Deer Season

Fire up the grill and get the back-straps marinating! It's deer season in Michigan, time to harvest the abundant bounty we are over-blessed with.

Lower Michigan counties have among the nations' highest rates of deer-vehicle collisions. In 2003, there were some 60,000 such accidents, 11 of which ended in people dying. I've had two head-on collisions over the years, and there have been numerous other close calls. With nearly two million of these big critters roaming the Michigan countryside, there's no shortage of deer habitating the local terra firma.

Open the hunting season earlier. Close it later. Allow for more doe tags. Thin the herd. In counties where the population exceeds the carrying capacity, collisions with cars, disease, and winter starvation results in greater deer mortalities than from hunting. A 125 grain bullet is a much quicker and humane way to die than being crippled by a car and crawling into the bushes to slowly bleed to death. And, unlike the road-kill carcasses which sit bloody for all to see on the side of the road for days stinking with their guts strewn about, a hunter-kill is made into delicious venison lasagna and jalapeno salami. Hunting is part of the circle of life our species has depended on since the dawn of time.

For years, the Ann Arbor PETA chapter would show up at the town deer pole and yell and holler and make a big scene. Fathers who stood proud when their kid bagged their first buck are called barbaric killers. Locals are antagonized and no one's mind is changed in the least. TV news crews film the staged drama and the snippet at six showed a guy with silly hand puppets talking about how Sigmund the Squirrel misses his best friend, Beauregard the Buck.

Then PETA stopped coming. It's been awhile since the PETA circus rolled into town. The Riverrant Committee on Cervid Activism is at a loss for the exact reason why, but posits one possible cause: perhaps there was a change in perspective when the chapter president ran head-on into a 200 pound buck while driving at 70 mph on I-94 at night and had to deal with a crumpled car, insurance deductibles, a righteous case of whiplash, and a most unholy mess in their drawers.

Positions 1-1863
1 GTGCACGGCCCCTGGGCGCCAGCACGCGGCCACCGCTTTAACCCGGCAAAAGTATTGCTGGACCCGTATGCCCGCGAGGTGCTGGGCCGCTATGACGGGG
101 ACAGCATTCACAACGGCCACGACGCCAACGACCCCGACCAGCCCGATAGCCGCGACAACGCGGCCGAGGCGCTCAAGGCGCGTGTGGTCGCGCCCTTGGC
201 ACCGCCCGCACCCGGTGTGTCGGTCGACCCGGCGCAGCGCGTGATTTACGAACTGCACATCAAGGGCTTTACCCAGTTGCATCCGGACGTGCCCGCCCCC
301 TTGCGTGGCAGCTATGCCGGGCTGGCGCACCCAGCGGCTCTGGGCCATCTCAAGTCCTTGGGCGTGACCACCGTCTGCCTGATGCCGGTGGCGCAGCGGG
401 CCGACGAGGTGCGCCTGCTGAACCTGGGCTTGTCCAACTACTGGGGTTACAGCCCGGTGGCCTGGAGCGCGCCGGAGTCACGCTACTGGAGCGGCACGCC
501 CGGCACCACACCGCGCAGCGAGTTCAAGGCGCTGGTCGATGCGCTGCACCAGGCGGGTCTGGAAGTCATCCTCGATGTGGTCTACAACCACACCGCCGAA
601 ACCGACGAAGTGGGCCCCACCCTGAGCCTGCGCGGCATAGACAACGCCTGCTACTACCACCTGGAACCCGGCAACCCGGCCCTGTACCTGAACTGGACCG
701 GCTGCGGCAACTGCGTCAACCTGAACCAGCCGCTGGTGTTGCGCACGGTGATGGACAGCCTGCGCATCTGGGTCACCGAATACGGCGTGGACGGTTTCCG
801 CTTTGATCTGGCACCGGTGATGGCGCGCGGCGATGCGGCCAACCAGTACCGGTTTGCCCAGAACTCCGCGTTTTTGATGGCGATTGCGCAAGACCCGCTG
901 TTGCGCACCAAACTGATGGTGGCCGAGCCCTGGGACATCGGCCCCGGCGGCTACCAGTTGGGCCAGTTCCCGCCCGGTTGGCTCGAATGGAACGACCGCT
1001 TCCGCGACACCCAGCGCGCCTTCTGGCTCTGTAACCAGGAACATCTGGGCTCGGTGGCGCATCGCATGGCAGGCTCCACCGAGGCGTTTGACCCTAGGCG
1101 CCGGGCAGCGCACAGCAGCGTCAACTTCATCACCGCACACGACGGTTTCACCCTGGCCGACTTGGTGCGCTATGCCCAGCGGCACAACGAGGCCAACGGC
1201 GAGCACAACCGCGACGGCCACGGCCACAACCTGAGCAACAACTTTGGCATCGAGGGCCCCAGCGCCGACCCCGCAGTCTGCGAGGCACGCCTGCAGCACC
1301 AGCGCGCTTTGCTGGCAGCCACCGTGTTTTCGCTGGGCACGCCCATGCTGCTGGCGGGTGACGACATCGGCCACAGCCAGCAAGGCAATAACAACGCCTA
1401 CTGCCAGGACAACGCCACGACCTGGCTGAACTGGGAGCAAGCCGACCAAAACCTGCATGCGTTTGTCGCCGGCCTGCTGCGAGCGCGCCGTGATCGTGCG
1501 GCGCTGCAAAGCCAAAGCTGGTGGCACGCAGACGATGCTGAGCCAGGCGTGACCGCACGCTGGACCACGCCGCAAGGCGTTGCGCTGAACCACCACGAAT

That's possible, but not the likely reason. They're probably too busy protesting the war in front of the near-empty Ann Arbor federal building or boycotting Wal-Mart or going to Buddhism class or making Kabalah bracelets. In the meantime, we'll be doing Mother Nature and the motoring public a favor and enjoying a hot pan of garlic venison mosticolli.



A recent study conducted by the American Psychiatric Association determined the best form of mental health pre-ventative medicine is a road trip to the middle of nowhere. The study found that people who intentionally took aimless wanderings to places with names like "Truth or Consequences" or "Redemption" or "Wisdom" (all real towns in the middle of BFE America), are less likely to use psychotrophic medication and need long-term psychotherapy.

Like there was such a study and like I really know jackshit about preventative mental health. If you really feel like jumping off a bridge, by all means, get some professional help. But, if you're feeling a little down about your lot in life and talking to Dr. Giggles about your most personal and private thoughts makes you a little sheepish... then Go West Young Man!

I've had a love affair with the American west since I was 21. I blew off college graduation to hit the blue highways and have returned often. The mix of scenery, history, adventure, and sense of freedom has made for one powerful and enchanting spell, an especially strong hex on those of us whose daily existence often involves combat traffic, rude people, work deadlines, and factory smokestacks on the near horizon. Nothing clears the head of the useless clutter and debris strewn about by the cyclic loading of modern life like a desert sunset.

Roadside memorials glimmer with candles that are always lit. Pictures and memorials tell of young soldiers lost in battle and of the old ones who lived long and fruitful lives. In the upper midwest, you die and are buried and forgotten. The only roadside memorials are the white crosses hammered onto the telephone poles where some poor driver creened into it. If I were to be killed in such an accident, the last place I'd want to be remembered is the pole or tree I ran into.

Everywhere you go there's something cool to look at and learn about. Old pony express stations, abandoned mining towns, preserved cliff dwellings, historical battle sites, and gravesites of famous Indian warriors dot the barren landscape. Critters appear and make known to the casual wanderer that this is their home and you are but a visitor here, tolerated as long as you give due respect.

Recognizing that under every crevice is a tarantula, along every trail edge is a rattlesnake, and under the high bluffs live the mountain lions, a sense of situational awareness develops. Life's petty worries fade and heightened senses bring about fresh perspective on real troubles, such as waking up and finding Boris the Spider here crawling in the warm folds of your sleeping bag. The lover who dumped you five years ago or your stagnant career frustrations become minor problems, never again to consume your thoughts.

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